I've kept this blog, on and off, since 2006. In 2015 I used it to chart daily encounters, images, thoughts and feelings about volcanic basalt/bluestone in Melbourne and Victoria, especially in the first part of the year. I plan to write a book provisionally titled Bluestone: An Emotional History, about human uses of and feelings for bluestone. But I am also working on quite a few other projects and a big grant application, especially now I am on research leave. I'm working mostly from home, then, for six months, and will need online sociability for company!

Thursday, September 28, 2006


Just back, yesterday, after another whirlwind trip to the US, this time to St Louis for the meeting of the New Chaucer Society programming committee. We are planning the next Congress, to be held in beautiful Swansea, in July, 2008. I hear conflicting reports of whether it will be possible to surf or swim without a wetsuit there at that time of year. (Those of us accustomed to swimming in the more southerly oceans of the southern hemisphere might be more hardy, and the more likely, but I make no promises!) Our several meetings, more and less formal, went swimmingly (sorry), and although there is much work ahead, I'm confident that we have a great committee, full of ideas and energy. I found it quite luxurious, really, to be gathering with the job of shaping this next meeting that is so important to so many of us, especially with the prospect of making a pilgrimage to the National Library of Wales to visit the Hengwrt manuscript of the Canterbury Tales.

Not so luxurious, the long flights, of course. I managed to get a standby seat on an earlier flight from LAX to St Louis, and avoid the 8 hour wait there (as someone commented to me, that's an awful lot of sudoku). I had to fly back through Sydney, though, as Melbourne, this weekend, is host to the AFL grand final, and all the flights, as the Qantas person said to me, were "chockers". (Does anyone need a translation?) It was great to be back in St Louis, where I spent such a happy and productive sabbatical last year. I made various little pilgrimages to visit my landlady, my son's girlfriends (twins!), Kaldi's coffee shop for a vanilla granita and a farmer's market salad with "craisins" and almond brittle (though they have had to substitute other greens for the spinach because of the e-coli scare); and various other favourite haunts. Just lovely to meet up with old friends, too; and finally visit the Botanical Gardens there, decked out with wonderful Chihuly glass sculptures.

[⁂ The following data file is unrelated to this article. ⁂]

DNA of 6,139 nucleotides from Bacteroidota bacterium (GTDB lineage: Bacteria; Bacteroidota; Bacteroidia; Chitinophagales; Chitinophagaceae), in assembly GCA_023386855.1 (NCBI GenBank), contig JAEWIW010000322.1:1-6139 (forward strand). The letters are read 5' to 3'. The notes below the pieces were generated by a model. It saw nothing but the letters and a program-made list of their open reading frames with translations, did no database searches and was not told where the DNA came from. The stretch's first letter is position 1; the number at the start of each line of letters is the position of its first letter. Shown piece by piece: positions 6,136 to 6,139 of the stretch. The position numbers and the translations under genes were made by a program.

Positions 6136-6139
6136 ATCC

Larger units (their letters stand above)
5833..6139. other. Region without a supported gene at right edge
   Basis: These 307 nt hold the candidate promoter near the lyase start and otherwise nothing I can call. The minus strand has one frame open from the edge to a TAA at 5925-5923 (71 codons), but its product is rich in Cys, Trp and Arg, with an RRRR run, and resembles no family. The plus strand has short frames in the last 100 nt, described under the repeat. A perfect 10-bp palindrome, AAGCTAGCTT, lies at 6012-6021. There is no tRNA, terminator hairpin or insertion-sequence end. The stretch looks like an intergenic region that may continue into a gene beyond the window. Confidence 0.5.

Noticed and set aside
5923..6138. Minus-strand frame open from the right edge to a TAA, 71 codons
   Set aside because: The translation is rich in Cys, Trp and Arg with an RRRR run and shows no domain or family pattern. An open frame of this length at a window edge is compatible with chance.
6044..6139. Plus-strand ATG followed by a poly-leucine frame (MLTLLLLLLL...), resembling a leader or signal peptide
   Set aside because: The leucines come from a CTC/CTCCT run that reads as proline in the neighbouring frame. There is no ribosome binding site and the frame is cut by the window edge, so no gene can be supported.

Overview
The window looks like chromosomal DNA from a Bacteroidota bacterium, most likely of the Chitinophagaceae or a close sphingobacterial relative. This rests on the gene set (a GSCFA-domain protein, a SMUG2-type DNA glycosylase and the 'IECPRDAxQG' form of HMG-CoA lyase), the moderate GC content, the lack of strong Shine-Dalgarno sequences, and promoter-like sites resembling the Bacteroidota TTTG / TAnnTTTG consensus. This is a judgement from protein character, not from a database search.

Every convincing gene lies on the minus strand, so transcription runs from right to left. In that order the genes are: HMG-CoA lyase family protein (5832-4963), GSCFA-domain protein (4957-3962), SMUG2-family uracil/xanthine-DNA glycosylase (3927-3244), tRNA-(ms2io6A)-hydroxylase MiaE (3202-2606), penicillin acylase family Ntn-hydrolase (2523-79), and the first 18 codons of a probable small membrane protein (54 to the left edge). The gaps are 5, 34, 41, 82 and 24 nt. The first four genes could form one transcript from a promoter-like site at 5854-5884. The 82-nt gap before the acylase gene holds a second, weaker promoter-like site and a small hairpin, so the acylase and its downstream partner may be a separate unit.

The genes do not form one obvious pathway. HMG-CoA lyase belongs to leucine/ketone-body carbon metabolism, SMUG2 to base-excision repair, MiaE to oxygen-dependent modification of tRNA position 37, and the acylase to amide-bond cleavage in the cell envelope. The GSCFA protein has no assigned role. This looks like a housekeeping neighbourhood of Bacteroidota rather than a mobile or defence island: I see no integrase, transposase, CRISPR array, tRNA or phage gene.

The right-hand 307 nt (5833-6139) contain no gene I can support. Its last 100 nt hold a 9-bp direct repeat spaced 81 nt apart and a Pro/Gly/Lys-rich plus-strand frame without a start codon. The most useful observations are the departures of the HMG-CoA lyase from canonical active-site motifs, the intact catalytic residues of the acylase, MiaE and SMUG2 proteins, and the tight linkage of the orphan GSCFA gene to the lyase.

It was completely weird, though, to flip through the on-flight television channels and find myself utterly mesmerised by a Wiggles special filmed at Australia Zoo with Steve and Terri and Bindi Irwin, dancing cockatoo dances and laughing like kookaburras. I have not always said kind things about Irwin's propensity for provoking wild creatures into aggressive behaviour while saying "look, but don't touch" but I have come to a grudging admiration of the completeness — I can find no other word — of his personhood. Another weird moment was watching Richard E. Grant's Wah Wah, the autobiographical film of his life as a child in colonial Swaziland, just prior to independence. As Princess Margaret comes to preside over the hand-over, the white community decides to put on a performance of ... Camelot (complete with African gardener singing Lancelot in white make-up). As the colonial era fades away, with the Grant character taking on the role of Malory at the end, being sent off to write the story, they sing of the glories of Camelot and its "one brief shining moment". Medievalism meets colonialism.